DAVID Cameron has hit out at the “irrational” opponents of shale gas extraction as he raised the prospect of direct cash payments for households who agree to fracking near their homes.
The Prime Minister told MPs last night it would be a “great mistake” for the UK to turn its back on shale gas in the face of opposition from green campaigners.
Mr Cameron said current estimates suggest the Bowland Shale formation beneath Yorkshire and the North of England contains enough shale to fuel the UK’s gas needs for 30 years, if even seven per cent of the gas is found to be extractable – the current average success rate for shale firms.
Describing himself as “a supporter” of shale gas, Mr Cameron told the Commons liaison committee: “If there is an opportunity to extract clean, low-cost gas from shale in the UK, we would be making a great mistake if we didn’t enable this industry to grow.”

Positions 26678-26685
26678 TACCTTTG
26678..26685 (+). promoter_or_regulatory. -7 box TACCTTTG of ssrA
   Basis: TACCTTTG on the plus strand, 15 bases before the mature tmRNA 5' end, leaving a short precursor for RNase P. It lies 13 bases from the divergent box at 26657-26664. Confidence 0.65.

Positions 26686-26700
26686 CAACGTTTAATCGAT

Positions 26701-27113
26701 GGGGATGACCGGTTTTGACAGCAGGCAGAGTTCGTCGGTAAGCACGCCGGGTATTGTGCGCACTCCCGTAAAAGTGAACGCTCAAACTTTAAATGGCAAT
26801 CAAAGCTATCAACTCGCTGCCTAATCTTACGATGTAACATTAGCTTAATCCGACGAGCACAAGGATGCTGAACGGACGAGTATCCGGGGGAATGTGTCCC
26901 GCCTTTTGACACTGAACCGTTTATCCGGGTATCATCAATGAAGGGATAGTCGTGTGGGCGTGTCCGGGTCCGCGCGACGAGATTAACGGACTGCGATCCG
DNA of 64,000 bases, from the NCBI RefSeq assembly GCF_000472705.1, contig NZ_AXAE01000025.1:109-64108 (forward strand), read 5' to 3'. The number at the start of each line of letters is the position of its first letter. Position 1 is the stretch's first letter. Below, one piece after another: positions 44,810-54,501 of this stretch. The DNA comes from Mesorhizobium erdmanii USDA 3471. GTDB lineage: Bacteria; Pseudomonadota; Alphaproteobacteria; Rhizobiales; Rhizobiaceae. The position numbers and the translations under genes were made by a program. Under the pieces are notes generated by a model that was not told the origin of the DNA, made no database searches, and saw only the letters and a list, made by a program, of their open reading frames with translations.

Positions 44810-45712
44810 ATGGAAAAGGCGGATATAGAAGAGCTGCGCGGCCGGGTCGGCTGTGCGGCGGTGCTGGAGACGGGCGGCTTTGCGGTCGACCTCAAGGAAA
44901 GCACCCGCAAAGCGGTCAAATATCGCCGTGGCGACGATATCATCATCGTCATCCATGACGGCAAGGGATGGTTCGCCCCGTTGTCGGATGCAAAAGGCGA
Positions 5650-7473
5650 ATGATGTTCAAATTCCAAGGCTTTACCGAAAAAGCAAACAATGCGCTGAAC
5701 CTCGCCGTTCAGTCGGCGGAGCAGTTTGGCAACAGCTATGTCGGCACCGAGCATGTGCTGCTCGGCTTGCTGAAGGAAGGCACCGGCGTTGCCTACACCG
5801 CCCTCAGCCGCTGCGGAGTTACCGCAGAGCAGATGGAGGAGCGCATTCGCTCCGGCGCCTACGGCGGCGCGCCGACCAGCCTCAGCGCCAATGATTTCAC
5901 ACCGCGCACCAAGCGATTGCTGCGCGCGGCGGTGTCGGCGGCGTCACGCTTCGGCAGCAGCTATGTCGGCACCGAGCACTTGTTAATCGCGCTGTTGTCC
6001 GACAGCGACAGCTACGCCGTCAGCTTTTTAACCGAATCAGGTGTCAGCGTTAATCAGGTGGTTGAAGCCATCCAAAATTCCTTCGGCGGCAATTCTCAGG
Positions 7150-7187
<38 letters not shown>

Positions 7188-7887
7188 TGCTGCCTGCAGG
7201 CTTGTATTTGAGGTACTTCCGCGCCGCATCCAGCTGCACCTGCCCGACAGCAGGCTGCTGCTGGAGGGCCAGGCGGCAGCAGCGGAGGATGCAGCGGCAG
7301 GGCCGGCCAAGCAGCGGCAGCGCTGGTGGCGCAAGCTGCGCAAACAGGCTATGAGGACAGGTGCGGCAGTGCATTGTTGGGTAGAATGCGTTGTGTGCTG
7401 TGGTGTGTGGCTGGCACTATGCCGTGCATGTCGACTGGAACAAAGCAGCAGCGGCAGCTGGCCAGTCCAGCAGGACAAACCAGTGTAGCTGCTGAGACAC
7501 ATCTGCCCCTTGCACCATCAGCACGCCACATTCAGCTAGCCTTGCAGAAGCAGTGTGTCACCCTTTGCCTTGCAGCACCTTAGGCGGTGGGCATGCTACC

The PM accepted there would be local arguments over the impact on communities but said that they must be “properly informed”.
“There are some people who I think are opposing shale because they simply can’t bear the thought of another carbon-based fuel being used in our energy mix,” said Mr Cameron.
“I think that’s irrational – it is surely better for us to be extracting shale safely from our own country, rather than paying a high price for having it imported from around the world.”
Mr Cameron said the Government is now considering “whether, because of the disturbance... there should be cash payments to householders”, adding: “I’m quite in favour of that.”